No Bulldog left hungry

Faculty members gather for the fifth annual Flannel Friday fundraising event

Meeting the basic needs of students through the donation of non-perishable items is one way Ferris faculty members are helping the Bulldog Basic Needs Alliance’s cause.

On Friday, Nov. 18, administrative faculty gathered on the third floor of the Timme Center for the fifth Flannel Friday, a fundraising opportunity to give back to organizations supporting students.

Administrative Assistant to the Associate Provost of Academic Affairs Michelle Johnson organized the event in collaboration with the BBNA to collect food donations for the FSU Student Food Pantry.

“We all recognize that there’s a need on campus,” Johnson said. “[Flannel Friday] gives us an opportunity to support our Ferris students in a way that is not commonly talked about or popular. We just are trying to find a way to support our students on campus in a different way.”

According to an article from Drexel University, 20-50% of college students in the U.S. experience food insecurity. The article explains that a few reasons why food insecurity is so high on college campuses is because the cost of a college education is expensive, student loan burdens continue to grow, graduates leave college with more debt than ever and the cost of everything continues to increase, amongst other reasons.

The shared goal of faculty members, the Student Food Pantry and the BBNA is to help students gain access to food and resources before their situation becomes dire.

Ferris faculty members wore their best flannels to gather in the Timme center to discuss the ways the Bulldog Basic Needs Alliance can assist students with food insecurity. Photo by: Meghan Hartley | News Reporter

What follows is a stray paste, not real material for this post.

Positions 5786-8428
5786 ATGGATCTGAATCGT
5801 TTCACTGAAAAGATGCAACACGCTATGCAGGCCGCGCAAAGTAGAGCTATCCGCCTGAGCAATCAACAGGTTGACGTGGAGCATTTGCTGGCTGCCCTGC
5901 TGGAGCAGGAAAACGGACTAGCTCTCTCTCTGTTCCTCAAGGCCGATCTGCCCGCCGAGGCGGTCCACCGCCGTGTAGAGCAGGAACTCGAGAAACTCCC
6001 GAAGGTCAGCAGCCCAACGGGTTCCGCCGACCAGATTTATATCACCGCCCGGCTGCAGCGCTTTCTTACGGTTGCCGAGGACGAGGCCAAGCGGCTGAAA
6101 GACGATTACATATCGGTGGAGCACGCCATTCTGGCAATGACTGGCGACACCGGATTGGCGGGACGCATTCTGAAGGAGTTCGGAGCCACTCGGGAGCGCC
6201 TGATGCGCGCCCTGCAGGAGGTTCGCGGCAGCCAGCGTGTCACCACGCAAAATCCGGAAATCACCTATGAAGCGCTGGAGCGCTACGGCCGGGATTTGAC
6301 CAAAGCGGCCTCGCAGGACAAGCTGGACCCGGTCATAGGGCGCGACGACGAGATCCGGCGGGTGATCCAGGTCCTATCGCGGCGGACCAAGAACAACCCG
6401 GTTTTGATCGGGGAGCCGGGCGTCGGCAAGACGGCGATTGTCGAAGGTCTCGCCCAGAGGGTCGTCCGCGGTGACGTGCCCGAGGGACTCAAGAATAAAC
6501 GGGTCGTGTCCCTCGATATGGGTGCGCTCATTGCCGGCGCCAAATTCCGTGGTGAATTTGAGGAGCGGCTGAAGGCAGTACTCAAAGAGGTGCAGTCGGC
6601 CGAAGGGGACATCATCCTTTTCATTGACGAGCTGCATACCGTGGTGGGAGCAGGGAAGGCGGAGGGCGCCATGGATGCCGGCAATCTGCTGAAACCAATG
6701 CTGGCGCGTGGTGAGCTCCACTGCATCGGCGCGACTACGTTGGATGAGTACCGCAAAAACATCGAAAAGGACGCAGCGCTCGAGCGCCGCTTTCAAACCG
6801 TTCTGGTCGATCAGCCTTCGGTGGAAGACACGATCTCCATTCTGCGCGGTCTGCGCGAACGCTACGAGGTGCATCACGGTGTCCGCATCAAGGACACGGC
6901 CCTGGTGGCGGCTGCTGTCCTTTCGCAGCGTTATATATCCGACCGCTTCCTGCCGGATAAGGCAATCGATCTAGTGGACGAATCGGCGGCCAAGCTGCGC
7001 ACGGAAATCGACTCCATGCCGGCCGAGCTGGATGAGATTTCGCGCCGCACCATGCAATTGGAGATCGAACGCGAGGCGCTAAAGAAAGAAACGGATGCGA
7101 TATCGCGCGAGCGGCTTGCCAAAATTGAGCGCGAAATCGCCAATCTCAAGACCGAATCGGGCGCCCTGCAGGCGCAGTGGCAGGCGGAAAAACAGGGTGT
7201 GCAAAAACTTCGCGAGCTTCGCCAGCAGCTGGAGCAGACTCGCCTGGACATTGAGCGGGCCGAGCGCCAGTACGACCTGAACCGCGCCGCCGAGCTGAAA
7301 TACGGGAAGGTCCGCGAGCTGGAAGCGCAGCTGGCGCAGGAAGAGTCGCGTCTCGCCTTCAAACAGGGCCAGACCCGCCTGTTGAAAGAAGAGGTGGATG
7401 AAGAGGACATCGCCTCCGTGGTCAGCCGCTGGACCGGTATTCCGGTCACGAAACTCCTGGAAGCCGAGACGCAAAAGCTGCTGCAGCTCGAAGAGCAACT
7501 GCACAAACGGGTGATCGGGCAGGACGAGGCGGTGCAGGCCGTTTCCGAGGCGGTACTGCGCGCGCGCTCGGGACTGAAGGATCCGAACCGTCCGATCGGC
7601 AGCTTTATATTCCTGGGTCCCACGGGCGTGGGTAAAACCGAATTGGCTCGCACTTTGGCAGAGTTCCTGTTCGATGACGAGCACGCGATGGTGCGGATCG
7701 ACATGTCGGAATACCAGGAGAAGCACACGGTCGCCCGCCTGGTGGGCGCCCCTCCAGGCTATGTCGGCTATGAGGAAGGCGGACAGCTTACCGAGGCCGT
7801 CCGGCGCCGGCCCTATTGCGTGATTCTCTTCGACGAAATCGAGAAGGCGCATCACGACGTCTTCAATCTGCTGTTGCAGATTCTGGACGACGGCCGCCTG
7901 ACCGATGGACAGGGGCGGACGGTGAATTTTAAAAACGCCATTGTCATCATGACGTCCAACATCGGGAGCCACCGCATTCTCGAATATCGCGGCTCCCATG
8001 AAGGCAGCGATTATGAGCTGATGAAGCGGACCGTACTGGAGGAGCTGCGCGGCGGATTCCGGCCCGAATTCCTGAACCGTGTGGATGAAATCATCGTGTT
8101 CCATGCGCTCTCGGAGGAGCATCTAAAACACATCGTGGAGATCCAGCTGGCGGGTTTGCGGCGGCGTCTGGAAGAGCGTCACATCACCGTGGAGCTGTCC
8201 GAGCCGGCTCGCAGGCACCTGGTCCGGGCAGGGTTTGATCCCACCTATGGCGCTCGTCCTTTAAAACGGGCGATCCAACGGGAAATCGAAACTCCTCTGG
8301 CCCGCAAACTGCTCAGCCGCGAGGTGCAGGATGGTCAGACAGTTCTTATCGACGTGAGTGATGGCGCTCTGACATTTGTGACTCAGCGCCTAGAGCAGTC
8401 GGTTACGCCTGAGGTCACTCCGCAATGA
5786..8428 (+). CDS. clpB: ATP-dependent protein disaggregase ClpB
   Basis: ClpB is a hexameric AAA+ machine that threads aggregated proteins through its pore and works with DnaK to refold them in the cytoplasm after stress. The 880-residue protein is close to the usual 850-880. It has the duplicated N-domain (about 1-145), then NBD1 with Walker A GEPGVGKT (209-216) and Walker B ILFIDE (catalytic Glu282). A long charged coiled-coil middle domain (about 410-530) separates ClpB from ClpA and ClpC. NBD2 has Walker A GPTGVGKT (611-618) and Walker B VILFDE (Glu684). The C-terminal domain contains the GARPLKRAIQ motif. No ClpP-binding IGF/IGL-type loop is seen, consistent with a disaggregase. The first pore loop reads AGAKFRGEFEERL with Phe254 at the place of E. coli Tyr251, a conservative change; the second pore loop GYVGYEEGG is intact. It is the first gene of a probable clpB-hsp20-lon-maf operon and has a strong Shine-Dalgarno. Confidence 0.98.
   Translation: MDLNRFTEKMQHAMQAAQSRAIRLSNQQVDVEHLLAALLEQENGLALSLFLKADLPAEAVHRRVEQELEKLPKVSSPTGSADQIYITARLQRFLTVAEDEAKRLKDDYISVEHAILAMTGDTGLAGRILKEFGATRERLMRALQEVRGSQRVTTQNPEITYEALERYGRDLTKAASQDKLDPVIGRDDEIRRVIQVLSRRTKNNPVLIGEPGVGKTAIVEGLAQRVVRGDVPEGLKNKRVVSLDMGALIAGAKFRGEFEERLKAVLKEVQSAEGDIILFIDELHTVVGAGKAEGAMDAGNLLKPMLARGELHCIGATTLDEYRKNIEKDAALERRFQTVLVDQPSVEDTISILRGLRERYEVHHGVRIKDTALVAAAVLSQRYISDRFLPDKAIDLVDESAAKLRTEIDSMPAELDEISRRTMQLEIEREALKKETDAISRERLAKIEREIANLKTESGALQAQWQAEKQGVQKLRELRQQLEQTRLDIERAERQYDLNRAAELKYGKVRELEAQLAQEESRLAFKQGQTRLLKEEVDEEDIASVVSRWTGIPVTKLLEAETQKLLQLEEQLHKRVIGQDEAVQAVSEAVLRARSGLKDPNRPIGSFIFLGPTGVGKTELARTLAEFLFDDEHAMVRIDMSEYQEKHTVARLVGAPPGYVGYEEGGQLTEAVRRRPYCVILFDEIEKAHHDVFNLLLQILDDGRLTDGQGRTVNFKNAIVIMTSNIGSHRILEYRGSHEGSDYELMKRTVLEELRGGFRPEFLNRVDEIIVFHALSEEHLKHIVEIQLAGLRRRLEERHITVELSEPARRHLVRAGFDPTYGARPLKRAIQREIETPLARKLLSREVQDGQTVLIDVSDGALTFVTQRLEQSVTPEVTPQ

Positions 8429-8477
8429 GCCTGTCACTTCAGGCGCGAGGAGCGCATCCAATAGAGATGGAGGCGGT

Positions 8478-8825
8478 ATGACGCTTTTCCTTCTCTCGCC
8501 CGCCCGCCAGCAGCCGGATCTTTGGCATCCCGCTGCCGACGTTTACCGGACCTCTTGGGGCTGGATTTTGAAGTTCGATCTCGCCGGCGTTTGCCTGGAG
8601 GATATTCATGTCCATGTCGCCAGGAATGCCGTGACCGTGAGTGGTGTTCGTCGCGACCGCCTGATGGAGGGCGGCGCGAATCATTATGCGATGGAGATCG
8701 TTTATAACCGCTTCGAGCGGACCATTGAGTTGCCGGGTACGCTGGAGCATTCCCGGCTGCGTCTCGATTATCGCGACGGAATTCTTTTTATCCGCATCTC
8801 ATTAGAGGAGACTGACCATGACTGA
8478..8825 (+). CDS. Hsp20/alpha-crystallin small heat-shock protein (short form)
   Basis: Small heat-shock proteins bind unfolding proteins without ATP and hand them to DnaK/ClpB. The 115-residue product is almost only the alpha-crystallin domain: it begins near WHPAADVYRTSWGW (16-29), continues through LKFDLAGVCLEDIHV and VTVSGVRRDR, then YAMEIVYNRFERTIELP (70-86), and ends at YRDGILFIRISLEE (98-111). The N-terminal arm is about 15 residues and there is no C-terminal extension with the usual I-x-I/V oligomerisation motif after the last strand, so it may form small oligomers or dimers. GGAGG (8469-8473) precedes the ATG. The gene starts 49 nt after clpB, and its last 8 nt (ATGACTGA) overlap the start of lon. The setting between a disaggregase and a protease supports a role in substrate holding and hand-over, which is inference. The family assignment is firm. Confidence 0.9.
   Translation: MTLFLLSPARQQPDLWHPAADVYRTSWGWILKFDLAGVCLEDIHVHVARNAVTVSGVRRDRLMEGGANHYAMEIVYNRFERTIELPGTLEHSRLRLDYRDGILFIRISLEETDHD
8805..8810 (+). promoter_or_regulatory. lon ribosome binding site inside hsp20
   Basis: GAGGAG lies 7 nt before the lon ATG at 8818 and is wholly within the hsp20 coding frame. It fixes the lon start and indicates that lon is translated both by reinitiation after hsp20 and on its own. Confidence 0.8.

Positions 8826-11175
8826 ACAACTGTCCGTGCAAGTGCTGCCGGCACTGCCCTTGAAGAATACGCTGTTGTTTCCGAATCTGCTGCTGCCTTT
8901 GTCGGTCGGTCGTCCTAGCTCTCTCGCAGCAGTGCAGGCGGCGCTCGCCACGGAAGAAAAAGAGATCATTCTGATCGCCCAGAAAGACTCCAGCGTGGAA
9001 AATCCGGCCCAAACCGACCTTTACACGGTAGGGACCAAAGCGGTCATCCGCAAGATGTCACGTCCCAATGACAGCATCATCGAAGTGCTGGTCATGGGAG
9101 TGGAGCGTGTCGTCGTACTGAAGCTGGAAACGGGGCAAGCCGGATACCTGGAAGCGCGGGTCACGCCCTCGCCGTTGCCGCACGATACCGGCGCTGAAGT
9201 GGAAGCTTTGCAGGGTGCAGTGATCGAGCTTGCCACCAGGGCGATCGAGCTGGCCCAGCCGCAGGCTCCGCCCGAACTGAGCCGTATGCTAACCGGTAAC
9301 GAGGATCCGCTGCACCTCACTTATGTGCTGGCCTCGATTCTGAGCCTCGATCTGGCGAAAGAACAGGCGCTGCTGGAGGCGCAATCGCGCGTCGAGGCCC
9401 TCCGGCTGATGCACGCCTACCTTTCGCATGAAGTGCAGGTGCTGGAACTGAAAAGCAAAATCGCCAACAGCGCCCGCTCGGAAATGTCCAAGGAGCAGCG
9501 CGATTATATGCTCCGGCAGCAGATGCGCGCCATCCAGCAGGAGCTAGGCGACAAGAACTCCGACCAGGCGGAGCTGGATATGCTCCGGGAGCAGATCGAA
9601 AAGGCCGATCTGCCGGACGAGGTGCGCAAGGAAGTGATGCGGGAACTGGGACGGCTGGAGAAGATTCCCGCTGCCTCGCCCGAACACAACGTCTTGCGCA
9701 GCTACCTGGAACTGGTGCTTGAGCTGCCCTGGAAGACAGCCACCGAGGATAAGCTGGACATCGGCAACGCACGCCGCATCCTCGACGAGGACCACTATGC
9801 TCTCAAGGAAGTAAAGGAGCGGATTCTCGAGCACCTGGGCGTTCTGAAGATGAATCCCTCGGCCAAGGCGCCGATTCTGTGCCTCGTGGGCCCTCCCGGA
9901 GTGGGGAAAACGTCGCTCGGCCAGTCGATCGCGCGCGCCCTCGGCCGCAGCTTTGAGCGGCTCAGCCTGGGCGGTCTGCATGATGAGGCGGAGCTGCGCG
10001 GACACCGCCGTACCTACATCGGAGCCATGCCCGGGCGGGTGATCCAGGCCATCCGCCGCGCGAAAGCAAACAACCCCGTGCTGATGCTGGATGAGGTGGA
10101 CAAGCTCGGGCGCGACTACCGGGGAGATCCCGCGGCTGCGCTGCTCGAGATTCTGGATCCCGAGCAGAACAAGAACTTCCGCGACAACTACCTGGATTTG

BBNA Chair Maggie Walcott says the committee officially began in 2020. The pandemic helped the committee start working because it brought many insufficiencies in the community to light.

“Those students who were already struggling with food and housing security really came to the forefront during the pandemic,” Walcott said. “They didn’t have homes to go home to, and when the dining hall closed, they were in a bind, so those were the things that happened that made us say, ‘No, wait a minute… We need to do better as a university.’”

Walcott says when students find themselves in these difficult situations, the goal of the BBNA is to help get those basic needs met by providing housing and a source of nutrition, provided that it is proven the student is truly in need.

“We want what everybody here at Ferris wants,… and that’s to make sure that our students are successful,” Walcott said. “We’re taking students in, we are building them up to be the best employee that they can be. But a problem with that is when a student doesn’t have any idea about when their next meal is going to come or where they may sleep that evening, it’s really hard for them to focus on being successful. I call that the theft of their potential.”

Walcott says they want to help as many students as possible to be successful, but they want to make sure they are taking care of the most vulnerable students first. She says that when a student reaches out to the BBNA, they will first look at the student’s financial aid and meal plan.

From there they will guide the student the best they can, by reminding the students they still have express meal swipes left, directing them to one of the student food pantries on campus or working with housing to see what can be done before the student becomes homeless.

Walcott says the BBNA recently helped an international student, who wishes to remain anonymous, that was in a bad situation and needed something to tide them over. Once the student had received help, they wrote to the BBNA to express their gratitude.

“I would like to thank you and everyone who has played a role in providing me with this help,” the student wrote. “I was kind of losing hope in finding help, and applying to you guys was my last option. Thank you for not letting me down. I am more than grateful to get this. It will help me in many ways. I was very worried, but thanks to you, I now can fully concentrate on my education.”

By the end of Flannel Friday, administrative faculty were able to bring in a dinning-tables worth of non-perishable items, such as granola bars, soup, rice and vegetables to be donated to the Student Food Pantry.

There are multiple ways students can have their basic needs met on and off campus. For information on how to take advantage of these resources, students can head to BBNA’s website or email them at